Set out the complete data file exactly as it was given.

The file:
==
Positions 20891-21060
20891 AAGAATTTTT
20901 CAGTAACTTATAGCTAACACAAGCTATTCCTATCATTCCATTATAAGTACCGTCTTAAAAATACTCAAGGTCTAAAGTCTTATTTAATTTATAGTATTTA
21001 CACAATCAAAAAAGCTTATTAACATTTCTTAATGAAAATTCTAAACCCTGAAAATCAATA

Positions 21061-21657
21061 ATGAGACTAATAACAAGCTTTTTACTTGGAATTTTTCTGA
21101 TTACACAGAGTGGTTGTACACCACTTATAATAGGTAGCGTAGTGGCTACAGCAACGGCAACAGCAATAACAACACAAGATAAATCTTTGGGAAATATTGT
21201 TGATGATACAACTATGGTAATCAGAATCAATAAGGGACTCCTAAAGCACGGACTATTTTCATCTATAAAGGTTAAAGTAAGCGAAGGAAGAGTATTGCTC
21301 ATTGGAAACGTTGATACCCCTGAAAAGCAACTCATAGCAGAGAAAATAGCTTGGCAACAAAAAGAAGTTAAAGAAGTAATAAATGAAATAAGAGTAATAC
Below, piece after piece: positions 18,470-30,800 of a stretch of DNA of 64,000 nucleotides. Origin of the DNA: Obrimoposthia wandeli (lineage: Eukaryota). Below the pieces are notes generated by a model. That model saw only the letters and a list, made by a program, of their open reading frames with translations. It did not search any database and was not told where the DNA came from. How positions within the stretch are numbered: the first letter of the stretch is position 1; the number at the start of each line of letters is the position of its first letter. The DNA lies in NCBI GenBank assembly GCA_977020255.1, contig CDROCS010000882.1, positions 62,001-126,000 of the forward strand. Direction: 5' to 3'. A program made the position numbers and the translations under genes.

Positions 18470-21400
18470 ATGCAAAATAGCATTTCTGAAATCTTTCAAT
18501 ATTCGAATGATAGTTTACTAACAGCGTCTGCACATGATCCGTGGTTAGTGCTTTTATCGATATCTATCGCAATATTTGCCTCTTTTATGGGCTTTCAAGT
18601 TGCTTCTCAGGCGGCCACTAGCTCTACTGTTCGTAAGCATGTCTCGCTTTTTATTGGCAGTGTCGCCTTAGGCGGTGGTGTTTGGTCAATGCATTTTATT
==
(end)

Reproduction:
Positions 20891-21060
20891 AAGAATTTTT
20901 CAGTAACTTATAGCTAACACAAGCTATTCCTATCATTCCATTATAAGTACCGTCTTAAAAATACTCAAGGTCTAAAGTCTTATTTAATTTATAGTATTTA
21001 CACAATCAAAAAAGCTTATTAACATTTCTTAATGAAAATTCTAAACCCTGAAAATCAATA

Positions 21061-21657
21061 ATGAGACTAATAACAAGCTTTTTACTTGGAATTTTTCTGA
21101 TTACACAGAGTGGTTGTACACCACTTATAATAGGTAGCGTAGTGGCTACAGCAACGGCAACAGCAATAACAACACAAGATAAATCTTTGGGAAATATTGT
21201 TGATGATACAACTATGGTAATCAGAATCAATAAGGGACTCCTAAAGCACGGACTATTTTCATCTATAAAGGTTAAAGTAAGCGAAGGAAGAGTATTGCTC
21301 ATTGGAAACGTTGATACCCCTGAAAAGCAACTCATAGCAGAGAAAATAGCTTGGCAACAAAAAGAAGTTAAAGAAGTAATAAATGAAATAAGAGTAATAC
Below, piece after piece: positions 18,470-30,800 of a stretch of DNA of 64,000 nucleotides. Origin of the DNA: Obrimoposthia wandeli (lineage: Eukaryota). Below the pieces are notes generated by a model. That model saw only the letters and a list, made by a program, of their open reading frames with translations. It did not search any database and was not told where the DNA came from. How positions within the stretch are numbered: the first letter of the stretch is position 1; the number at the start of each line of letters is the position of its first letter. The DNA lies in NCBI GenBank assembly GCA_977020255.1, contig CDROCS010000882.1, positions 62,001-126,000 of the forward strand. Direction: 5' to 3'. A program made the position numbers and the translations under genes.

Positions 18470-21400
18470 ATGCAAAATAGCATTTCTGAAATCTTTCAAT
18501 ATTCGAATGATAGTTTACTAACAGCGTCTGCACATGATCCGTGGTTAGTGCTTTTATCGATATCTATCGCAATATTTGCCTCTTTTATGGGCTTTCAAGT
18601 TGCTTCTCAGGCGGCCACTAGCTCTACTGTTCGTAAGCATGTCTCGCTTTTTATTGGCAGTGTCGCCTTAGGCGGTGGTGTTTGGTCAATGCATTTTATT